Me & Bella: A Trip to the Bridgehampton Commons in Early June

Mickey Paraskevas

This happened. People I’ve told it to say I should write it up for the magazine. There’s a moral here. Maybe two. So here goes.

I needed to go to the mall in Bridgehampton. And my dog loves to go for rides in my Tahoe. And so, even though it was a hot afternoon, I took her with me, driving from the house in East Hampton to the mall in Bridgehampton. My dog loves to perch on top of the backseat, where she gets a 360-degree view of everything. And so, predictably, as I turned the key in the ignition, off she went to do that. In Bridgehampton, I needed to get a hard drive at Staples. I also needed to get a microphone at Radio Shack. In both these places, you can go in with a dog. As I say, it was a hot day, although, as I sometimes do, I opened the skylight so the wind would blow through to Bella.

Arriving at the mall, I parked at the far western end by King Kullen and took my little dog (pictured below), on a leash, into Staples. People admired Bella—she’s a little rescue mix, as you see. I did what I had to do, came back out, put my purchase in the backseat and let Bella, for that is her name, hop into the passenger’s seat. Then, because it’s a longish walk and I was tired, I drove to the east end of the mall and parked in a row of cars in front of Radio Shack. Again, I took Bella in on her leash and again I came back out with my purchase in a bag.

Walking back to the car, I saw I was passing Rite Aid and thought, oh, I ought to get a quart of milk, as we are running low. I wasn’t sure if Rite Aid would let a dog in, so instead, I continued out another 100 feet to the car, clicked open the car doors with the fob, put my purchase on the floor in the front seat and let Bella hop in. This would only take a minute or two. It’s a bit of a risk to do that, but the temperature had plummeted and a wind had sprung up and I saw I’d left two windows partway open. Because there is also a water dish on the floor of the passenger’s seat, she should be fine for just a minute or two. I closed the door and clicked the car locked with my key fob.

The Rite Aid detour was indeed real quick. I was in and out in maybe three minutes. I unlocked the car with the key fob, dropped the bag with the purchases onto the passenger’s seat floor, walked around the car to the driver’s side and got in.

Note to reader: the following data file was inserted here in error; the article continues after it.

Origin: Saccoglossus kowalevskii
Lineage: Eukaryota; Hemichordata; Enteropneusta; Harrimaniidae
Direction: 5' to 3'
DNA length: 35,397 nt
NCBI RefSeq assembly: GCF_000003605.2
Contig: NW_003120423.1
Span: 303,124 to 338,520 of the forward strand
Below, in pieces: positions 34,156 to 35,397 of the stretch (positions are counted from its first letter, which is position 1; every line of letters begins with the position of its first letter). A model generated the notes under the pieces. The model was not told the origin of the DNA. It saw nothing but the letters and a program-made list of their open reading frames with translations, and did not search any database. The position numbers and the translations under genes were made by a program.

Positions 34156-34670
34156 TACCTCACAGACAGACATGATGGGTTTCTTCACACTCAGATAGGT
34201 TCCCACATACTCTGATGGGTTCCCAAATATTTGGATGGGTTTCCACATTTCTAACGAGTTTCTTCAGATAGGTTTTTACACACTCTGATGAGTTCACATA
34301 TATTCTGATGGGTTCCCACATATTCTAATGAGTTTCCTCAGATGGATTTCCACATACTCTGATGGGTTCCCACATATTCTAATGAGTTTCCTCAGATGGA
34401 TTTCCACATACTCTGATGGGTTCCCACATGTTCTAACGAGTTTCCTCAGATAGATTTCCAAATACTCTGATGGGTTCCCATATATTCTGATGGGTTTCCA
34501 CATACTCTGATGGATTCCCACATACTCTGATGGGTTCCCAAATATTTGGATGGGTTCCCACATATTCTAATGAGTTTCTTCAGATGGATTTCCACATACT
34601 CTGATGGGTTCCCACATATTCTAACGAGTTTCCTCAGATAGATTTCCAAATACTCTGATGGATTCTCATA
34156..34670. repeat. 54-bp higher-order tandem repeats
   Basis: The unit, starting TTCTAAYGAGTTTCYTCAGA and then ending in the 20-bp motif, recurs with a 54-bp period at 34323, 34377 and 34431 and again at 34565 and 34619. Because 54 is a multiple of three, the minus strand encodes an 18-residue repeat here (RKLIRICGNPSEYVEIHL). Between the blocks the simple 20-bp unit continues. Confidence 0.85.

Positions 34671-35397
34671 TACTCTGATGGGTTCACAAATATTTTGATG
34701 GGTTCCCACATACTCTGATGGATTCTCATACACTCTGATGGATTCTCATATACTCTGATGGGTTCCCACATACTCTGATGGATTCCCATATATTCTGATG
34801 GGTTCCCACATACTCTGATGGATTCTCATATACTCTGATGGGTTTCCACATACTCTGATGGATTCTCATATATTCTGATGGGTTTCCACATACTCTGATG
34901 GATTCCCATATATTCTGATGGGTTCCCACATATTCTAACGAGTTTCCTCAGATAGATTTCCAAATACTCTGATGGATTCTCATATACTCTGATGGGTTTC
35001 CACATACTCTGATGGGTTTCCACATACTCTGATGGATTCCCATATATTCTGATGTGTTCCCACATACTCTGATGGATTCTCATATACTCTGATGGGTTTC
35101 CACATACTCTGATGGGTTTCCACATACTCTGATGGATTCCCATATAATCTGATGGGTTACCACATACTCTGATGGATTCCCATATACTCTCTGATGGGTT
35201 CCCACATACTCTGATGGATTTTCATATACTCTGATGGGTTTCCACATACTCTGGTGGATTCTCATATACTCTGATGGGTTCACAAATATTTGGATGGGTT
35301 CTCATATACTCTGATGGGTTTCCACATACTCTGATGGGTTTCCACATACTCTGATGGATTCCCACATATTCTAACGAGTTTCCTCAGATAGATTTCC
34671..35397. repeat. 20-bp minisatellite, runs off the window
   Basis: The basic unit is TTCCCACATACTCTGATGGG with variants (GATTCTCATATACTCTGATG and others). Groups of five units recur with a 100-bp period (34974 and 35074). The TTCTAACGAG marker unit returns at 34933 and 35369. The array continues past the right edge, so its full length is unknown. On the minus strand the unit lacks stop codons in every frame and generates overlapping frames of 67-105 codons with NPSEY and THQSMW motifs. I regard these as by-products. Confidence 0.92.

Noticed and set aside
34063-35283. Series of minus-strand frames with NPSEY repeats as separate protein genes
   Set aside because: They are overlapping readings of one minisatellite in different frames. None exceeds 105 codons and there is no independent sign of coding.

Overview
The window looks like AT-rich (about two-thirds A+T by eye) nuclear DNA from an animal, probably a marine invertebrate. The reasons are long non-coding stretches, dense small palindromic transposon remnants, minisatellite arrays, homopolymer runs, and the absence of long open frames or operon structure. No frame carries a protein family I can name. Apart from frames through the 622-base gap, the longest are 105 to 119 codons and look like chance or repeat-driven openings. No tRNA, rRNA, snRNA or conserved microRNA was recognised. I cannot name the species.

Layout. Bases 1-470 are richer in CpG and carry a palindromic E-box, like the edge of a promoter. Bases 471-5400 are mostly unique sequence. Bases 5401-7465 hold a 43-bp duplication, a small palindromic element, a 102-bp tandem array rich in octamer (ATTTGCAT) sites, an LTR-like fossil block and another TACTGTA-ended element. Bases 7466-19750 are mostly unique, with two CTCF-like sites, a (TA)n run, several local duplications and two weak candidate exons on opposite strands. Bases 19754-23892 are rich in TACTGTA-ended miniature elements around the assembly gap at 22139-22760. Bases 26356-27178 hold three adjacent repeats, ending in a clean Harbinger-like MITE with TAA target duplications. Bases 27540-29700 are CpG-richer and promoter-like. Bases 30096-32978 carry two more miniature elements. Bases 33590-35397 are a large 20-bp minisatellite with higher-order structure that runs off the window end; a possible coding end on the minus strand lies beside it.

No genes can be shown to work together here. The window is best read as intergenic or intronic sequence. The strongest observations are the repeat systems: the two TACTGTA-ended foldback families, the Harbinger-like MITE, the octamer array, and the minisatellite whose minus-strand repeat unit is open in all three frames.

I had started the engine and was already into forward gear when a man sitting in a parked car in the row facing my row began to wave his arms. He was not in front of me. That space was vacant. I could move forward through it. He was in the car parked in the space next to the vacant space.

The man waving was thin, had a thick white beard, wore a wife-beater shirt and was in the passenger’s seat of that car. He shouted something I could not hear, and then, as I pressed further forward, he got out of his car and shouted so I could hear.

“Your dog is in the other car,” he shouted. “The car next to you.”

I didn’t even have to look back to know my dog was on the top of the backseat. I continued forward and this man leaped out of his car, went behind it and around and into the empty space facing me where he blocked me from going further. He then came right up to my driver’s window.

“You came out of Radio Shack and put your dog in this other car.” He pointed to this black SUV next to mine.

I turned around to look at the backseat.

No dog.

Now, from my car window, I looked into the car next to me. And there was my dog. Someone was stealing my dog, I thought. They’d leaned in the window, opened the lock to unlock the door and were preparing to make off with her.

“This is terrible,” I said.

“No,” the man said, “You did it. You came out of Radio Shack and put him in there.”

I then had a good look at the other car. It was a new Cadillac Escalade, which is the gussied-up version of my Tahoe. The interior was all leather, walnut and chrome. My dog looked at me and wagged her tail.

“This is pretty neat,” is what that meant.

Both cars were black. Anybody could make this mistake. When I unlocked my car, I hadn’t even looked closely at what I thought was my car. It was already unlocked—my key fob had done nothing.

I did not hesitate. I turned off the Tahoe, got out, opened the Escalade’s passenger door, grabbed Bella and my purchase from Radio Shack and put them in the front seat of the Tahoe.

Photo: Dan Rattiner

Then I walked with this man back to his car. I thought about all of this. I was overjoyed. I’d almost lost Bella. He’d risked his life jumping in front of my car to make sure that hadn’t happened.

“You are a gift from God,” I said. And I hugged him hard and he hugged me back. He got back in his car, an old Toyota, and grinned.

Then I noticed there were more people in this car. There was a young woman at the driver’s seat. There were two children in the back. I looked at the kids, who were about 6 and 8, and, I confess, jumped to some conclusions. But what the hell.

“Your parents are wonderful people,” I said. With that, I walked around to the driver’s side and kissed the lady in the driver’s seat on the forehead. And then I went back to my car, kissed Bella, hugged her tight, put the car in gear and, waving merrily, drove off.

This family, if that was what it was, was all waiting in that Toyota for someone else from that car who had gone into a store to get something. That is the only explanation for this. There is no explanation for the man being so alert as to notice what I had done. Amazing.

I am a Type A personality. I know what would have happened if I had driven off and, sometime nearing East Hampton, came to notice that Bella was not in the car.

I’d have had a heart attack and died.

God bless all good people, especially those who shop at the stores in the Bridgehampton Commons in Bridgehampton.

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